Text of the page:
This year Schaulager
is presenting Matthew Barneys Drawing Restraint project. Drawing Restraint is a series of performances, numbering sixteen to date, in which Barney attempts to make graphic marks despite self-imposed physical and psychological hindrances. In the exhibition, works arising from Barneys performances, such as sculptures, vitrines, drawings and videos, will be juxtaposed with artworks from the northern renaissance.
Schaulagers supporting body, the Laurenz Foundation, has acquired Matthew Barneys archive of the performance series together with the Museum of Modern Art, New York. Thanks to this joint acquisition the Drawing Restraint Archive can now be shown to the public in its entirety for the first time.
Born in 1967, Matthew Barney is one of the most versatile artists of his generation, known above all for his ambitious film and performance cycles Cremaster and Drawing Restraint. The Emanuel Hoffmann Foundation has been buying his works since 1996 and today he is well-represented in their collection, with a large group of works including films, sculptures and drawings. In all their various manifestations, his works are linked by the desire to lend inner states a binding form.
Form can only take shape when it struggles against resistance is the underlying principle of Drawing Restraint (literally hindered drawing or drawing under difficult circumstances). This series of artistic actions, which Barney began as early as 1988, were initially designed so that their structures made drawing difficult. The first Drawing Restraint performances consisted of purpose-built apparatus with ramps, slants, elastic belts and other hurdles specifically intended to impair the artists technical skills. The precisely-choreographed performances revolved around themes such as exertion, overcoming obstacles, rise and fall, and experimenting with the body and its limits. As the series has developed, the performances settings have become increasingly sophisticated and the narratives more allegorical.
Out of the performances, objects are generated. As secondary forms drawings, sculptures, vitrines or photographs they emphasise particular aspects of the action and represent the one-off performances in the form of narrative sculptures. Alongside this, every action has been documented on video or film.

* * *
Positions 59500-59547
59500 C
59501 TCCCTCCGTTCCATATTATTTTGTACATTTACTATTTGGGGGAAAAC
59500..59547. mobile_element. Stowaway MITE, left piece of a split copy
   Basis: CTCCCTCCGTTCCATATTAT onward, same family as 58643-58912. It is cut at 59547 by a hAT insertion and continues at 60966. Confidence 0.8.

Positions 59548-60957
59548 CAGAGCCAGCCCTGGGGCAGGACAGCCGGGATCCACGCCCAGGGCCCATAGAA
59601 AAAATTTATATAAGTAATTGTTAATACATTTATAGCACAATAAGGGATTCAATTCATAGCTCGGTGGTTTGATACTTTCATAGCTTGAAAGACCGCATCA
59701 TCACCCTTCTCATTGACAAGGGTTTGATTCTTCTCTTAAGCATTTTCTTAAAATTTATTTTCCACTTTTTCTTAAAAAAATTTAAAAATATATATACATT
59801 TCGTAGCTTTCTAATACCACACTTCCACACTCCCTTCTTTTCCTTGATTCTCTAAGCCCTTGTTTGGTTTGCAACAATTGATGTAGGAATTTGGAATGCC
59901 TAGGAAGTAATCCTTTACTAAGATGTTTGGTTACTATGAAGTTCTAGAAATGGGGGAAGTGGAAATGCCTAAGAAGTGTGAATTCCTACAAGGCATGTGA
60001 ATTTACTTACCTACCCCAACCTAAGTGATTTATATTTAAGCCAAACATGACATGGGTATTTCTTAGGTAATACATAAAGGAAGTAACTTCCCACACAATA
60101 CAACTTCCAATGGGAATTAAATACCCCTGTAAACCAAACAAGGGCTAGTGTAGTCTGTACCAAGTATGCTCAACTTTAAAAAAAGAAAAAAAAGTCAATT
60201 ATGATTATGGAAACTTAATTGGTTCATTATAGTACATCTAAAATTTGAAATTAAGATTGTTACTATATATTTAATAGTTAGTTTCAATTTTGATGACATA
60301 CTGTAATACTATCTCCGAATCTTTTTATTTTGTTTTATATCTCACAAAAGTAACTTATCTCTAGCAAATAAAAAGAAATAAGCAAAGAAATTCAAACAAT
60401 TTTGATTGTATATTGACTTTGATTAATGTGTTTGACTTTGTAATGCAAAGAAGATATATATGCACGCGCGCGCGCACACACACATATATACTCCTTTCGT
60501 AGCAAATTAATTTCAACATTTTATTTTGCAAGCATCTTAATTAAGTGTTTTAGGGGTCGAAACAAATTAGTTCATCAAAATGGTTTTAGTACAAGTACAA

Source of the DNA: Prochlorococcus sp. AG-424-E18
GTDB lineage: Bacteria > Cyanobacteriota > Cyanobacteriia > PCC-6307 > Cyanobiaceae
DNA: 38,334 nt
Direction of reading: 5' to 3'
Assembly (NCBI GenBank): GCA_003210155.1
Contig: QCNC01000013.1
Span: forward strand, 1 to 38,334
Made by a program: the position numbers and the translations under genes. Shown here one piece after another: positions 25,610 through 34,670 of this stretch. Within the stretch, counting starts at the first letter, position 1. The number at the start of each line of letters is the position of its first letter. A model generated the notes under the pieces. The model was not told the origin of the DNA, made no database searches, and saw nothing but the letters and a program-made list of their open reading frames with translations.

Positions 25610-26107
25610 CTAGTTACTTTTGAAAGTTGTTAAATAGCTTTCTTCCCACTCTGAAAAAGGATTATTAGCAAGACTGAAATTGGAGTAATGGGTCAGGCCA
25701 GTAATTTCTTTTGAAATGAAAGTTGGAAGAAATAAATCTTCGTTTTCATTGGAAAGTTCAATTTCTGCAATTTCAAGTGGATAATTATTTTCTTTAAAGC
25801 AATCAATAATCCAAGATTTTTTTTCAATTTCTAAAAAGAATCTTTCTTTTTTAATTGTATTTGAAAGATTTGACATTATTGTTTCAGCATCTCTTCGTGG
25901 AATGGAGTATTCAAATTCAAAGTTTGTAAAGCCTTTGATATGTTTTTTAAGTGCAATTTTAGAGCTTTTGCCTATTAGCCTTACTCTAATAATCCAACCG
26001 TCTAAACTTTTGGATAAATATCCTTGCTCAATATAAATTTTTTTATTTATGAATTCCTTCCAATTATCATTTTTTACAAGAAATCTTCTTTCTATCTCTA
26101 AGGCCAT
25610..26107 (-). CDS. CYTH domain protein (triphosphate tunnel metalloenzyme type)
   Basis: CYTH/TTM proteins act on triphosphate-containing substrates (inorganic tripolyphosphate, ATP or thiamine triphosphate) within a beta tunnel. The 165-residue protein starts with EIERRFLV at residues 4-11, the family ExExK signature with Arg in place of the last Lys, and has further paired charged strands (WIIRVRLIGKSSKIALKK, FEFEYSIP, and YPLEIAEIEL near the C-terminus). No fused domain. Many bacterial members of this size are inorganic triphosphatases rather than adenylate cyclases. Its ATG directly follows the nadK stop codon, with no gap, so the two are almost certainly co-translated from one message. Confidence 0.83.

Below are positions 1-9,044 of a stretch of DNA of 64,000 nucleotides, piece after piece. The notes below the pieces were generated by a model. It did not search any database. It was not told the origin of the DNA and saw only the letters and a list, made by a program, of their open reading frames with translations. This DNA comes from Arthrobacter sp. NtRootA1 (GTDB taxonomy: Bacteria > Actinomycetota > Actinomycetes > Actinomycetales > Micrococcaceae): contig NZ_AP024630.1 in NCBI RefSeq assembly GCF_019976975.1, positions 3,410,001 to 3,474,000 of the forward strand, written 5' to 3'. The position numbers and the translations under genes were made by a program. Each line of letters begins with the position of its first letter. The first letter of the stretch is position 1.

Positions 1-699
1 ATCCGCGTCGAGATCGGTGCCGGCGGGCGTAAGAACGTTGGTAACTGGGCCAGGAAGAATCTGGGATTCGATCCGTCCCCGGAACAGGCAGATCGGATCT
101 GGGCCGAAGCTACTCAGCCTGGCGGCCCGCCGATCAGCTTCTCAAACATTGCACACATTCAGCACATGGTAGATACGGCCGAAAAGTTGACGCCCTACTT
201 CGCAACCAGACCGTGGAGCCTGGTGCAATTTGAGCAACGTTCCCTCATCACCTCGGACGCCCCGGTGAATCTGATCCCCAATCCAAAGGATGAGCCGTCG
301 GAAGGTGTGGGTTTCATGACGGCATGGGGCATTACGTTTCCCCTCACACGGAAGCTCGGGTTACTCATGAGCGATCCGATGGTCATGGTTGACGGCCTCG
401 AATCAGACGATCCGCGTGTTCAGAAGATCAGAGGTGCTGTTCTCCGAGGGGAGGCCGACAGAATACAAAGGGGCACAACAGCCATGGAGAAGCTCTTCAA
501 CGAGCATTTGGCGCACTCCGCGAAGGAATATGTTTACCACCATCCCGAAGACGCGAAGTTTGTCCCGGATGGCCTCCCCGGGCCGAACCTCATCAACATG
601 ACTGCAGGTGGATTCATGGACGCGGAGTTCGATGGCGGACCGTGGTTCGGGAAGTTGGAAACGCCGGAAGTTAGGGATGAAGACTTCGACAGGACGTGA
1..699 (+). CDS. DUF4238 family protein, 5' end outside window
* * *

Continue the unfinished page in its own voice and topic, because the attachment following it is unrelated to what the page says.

The so-called Drawing Restraint Archive includes sculptures, vitrines, videos and drawings. At Schaulager it is the point of departure for an exhibition with a significantly broader scope including works from the Emanuel Hoffmann Foundation and additional loans. Matthew Barneys works have been placed in dialogue with artworks deploying Christian iconography by Martin Schongauer, Albrecht Dürer, Urs Graf, Hans Baldung, (called Grien) and many other artists. In placing old master works alongside the Drawing Restraint Archive the aim is not to draw parallels between religious and secular visual traditions; the juxtaposition seeks to render latent ideas in Barneys work visible. Notions such as exertion, overcoming obstacles, rise and fall also evolved as traditions within the pictorial invention of Christian iconography.
The exhibition at Schaulager is divided between two floors. On the ground floor the entire Drawing Restraint Archive is displayed, counterpointed by over seventy woodcuts, etchings and drawings from the sixteenth and early seventeenth centuries. On the lower floor three monumental sculptures which form part of Drawing Restraint 9 Torii, Cetacea and Occidental Restraint are shown, along with a new work and four old master paintings.
The exhibition is curated by Neville Wakefield, who Schaulager succeeded in engaging as guest curator for this project. A writer and curator, he is intimately acquainted with Barneys work and realised this project in close collaboration with the artist and the team at Schaulager.
As part of the exhibition, exclusive to Schaulager, two new works by Matthew Barney will be shown for the first time in public: Drawing Restraint 17 and Drawing Restraint 18, created in May 2010 at Schaulager.
Drawing Restraint 17
Drawing Restraint 17 conveys a sophisticated allegorical narrative. Taking as his starting point the powerful painting Death and the Woman by Hans Baldung (called Grien) which is part of the exhibition Barney conceived the idea for a film in which the fundamental elements of the Drawing Restraint series are transposed to the Basel locality. For the first time it is not Barney himself but a young woman who takes on the role of the central protagonist struggling against deliberately-placed hindrances.
Drawing Restraint 17 is the first work that can be seen on Schaulagers large outdoor LED screens prior to entering the exhibition. It relates to the new sculpture its secondary form as Barney puts it on display on the gallerys lower floor: the final shot of the film is a forensic close up of the young woman as she passes through a membrane into a wooden pentagonal frame and thus forms a new sculpture.
Drawing Restraint 18
Drawing Restraint 18 was a performance which created an altarpiece within the basilica-inspired floor plan of the exhibition Prayer Sheet with the Wound and the Nail at Schaulager, Basel, Switzerland in May 2010. The trampoline from Drawing Restraint 6 was used one more time and propped at a twenty-six-degree angle with a pine wedge and placed next to the wall. Vertical marks were made on the altar wall at the height of each leap from the angled trampoline. The length of the mark records the downward fall from the height of each attempt.